It is established that genome, nucleus and red blood cell size are all correlated in vertebrates. Since larger cells have lower surface area to volume ratios, they are less efficient at gas exchange; which means that high metabolisms are constrained to small cells, which must therefore have small genomes. Powered flight is metabolically expensive, so birds are predicted to have smaller average genomes compared to all other vertebrates. Saurischian dinosaurs underwent a genome reduction before they evolved powered flight and gave rise to birds; within birds genome size tends to be smaller with increasing flying ability.
This study compares 37 species of hummingbirds in terms of nucleus, red blood cell and genome size, as well as other physiological parameters such as cardiac mass, haemoglobin concentration, body mass, wing loading and elevation, taking phylogeny into account. Genome size of hummingbirds was found to be constrained similarly to other vertebrates. Genome size across hummingbird species was found to have low variation and did not correlate with body size, but was positively correlated with heart size. The results generated two important questions which could be extrapolated to other groups; 1) is genome size a derived or ancestral feature? and 2) why do some species within a clade have larger genomes?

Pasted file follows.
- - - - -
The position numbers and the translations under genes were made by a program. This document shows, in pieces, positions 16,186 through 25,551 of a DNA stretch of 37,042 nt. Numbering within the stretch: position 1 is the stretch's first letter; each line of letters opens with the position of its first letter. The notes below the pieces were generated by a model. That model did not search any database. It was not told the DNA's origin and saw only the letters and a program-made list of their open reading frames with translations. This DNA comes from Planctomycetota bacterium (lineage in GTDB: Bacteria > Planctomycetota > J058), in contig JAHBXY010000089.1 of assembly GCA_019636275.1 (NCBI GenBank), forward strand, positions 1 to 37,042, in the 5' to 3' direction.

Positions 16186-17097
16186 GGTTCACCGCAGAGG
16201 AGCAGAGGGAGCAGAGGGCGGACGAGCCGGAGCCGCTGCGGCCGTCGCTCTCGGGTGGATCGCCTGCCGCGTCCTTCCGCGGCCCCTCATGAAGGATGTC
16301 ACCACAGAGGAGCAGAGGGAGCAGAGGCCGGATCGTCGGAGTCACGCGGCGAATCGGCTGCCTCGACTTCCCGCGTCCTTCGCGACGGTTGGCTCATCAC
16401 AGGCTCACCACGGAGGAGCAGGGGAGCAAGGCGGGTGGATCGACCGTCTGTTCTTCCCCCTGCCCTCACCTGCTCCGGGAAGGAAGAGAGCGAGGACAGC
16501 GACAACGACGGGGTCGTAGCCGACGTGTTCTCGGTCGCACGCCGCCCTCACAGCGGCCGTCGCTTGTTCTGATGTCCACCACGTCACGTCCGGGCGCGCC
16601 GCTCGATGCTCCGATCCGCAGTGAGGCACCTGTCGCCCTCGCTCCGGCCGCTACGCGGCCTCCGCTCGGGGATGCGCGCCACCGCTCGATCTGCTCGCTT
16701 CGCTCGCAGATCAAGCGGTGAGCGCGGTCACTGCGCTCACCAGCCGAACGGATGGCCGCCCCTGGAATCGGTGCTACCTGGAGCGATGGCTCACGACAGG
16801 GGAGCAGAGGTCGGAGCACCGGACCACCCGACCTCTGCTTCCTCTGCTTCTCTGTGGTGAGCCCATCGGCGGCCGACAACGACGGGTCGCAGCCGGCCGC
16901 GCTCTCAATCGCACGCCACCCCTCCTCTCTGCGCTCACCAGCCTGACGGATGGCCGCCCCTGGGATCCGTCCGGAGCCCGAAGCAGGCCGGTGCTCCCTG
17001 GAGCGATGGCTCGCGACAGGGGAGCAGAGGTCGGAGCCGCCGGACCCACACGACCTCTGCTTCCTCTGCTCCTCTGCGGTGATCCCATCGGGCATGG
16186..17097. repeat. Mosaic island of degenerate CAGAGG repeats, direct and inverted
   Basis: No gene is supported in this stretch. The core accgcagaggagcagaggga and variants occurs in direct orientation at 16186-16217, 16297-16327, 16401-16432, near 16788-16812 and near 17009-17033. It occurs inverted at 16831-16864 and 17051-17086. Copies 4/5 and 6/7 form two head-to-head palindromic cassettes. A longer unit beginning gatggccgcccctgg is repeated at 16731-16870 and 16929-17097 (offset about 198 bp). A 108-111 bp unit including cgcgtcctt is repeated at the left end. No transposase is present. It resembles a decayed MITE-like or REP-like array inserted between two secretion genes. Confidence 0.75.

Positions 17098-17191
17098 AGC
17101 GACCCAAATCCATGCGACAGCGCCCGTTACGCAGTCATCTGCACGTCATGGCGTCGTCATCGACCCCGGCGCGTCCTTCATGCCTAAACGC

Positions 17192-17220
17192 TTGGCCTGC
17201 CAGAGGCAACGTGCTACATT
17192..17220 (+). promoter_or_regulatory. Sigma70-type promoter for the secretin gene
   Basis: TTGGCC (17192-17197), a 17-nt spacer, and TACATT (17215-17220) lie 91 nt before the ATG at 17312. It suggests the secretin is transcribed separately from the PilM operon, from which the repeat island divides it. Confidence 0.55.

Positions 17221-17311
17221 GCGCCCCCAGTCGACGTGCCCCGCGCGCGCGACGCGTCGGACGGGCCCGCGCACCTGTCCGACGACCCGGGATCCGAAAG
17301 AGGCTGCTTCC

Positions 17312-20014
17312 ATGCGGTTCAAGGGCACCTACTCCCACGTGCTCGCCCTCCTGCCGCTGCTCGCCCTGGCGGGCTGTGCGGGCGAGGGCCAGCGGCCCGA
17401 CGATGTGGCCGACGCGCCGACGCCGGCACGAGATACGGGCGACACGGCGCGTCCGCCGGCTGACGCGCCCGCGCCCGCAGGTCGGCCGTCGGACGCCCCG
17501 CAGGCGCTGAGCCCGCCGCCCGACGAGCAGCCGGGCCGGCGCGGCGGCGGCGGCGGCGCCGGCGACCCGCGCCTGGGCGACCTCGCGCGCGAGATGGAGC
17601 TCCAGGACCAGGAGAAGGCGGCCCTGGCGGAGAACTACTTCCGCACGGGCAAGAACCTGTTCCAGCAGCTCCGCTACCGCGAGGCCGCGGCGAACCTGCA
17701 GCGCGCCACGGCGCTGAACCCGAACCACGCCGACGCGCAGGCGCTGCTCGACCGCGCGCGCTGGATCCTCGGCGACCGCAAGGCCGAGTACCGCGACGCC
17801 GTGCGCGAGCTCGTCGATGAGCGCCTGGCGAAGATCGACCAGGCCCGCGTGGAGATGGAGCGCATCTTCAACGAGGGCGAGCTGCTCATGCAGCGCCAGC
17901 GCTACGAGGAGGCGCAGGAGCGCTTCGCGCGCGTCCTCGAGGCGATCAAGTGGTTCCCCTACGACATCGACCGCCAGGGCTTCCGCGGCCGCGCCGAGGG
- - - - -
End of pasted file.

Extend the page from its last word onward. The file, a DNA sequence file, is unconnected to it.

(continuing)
Hummingbirds diverged from nightjars; a group which have larger genome sizes than hummingbirds, so genome reduction must have occurred after this divergence and is therefore not an ancestral feature. Hummingbird species with the largest genomes were all from the upper tropical zone in 900-1600 m humid evergreen forests; these species are not close relatives, so the secondary change in genome size (the primary change being the reduction following divergence from nightjars) makes the relationship between phylogeny and genome size not as clear as the relationship between environment and genome size. Thus this study provides a strong example of evolution influenced by interactions between the genome and the environment.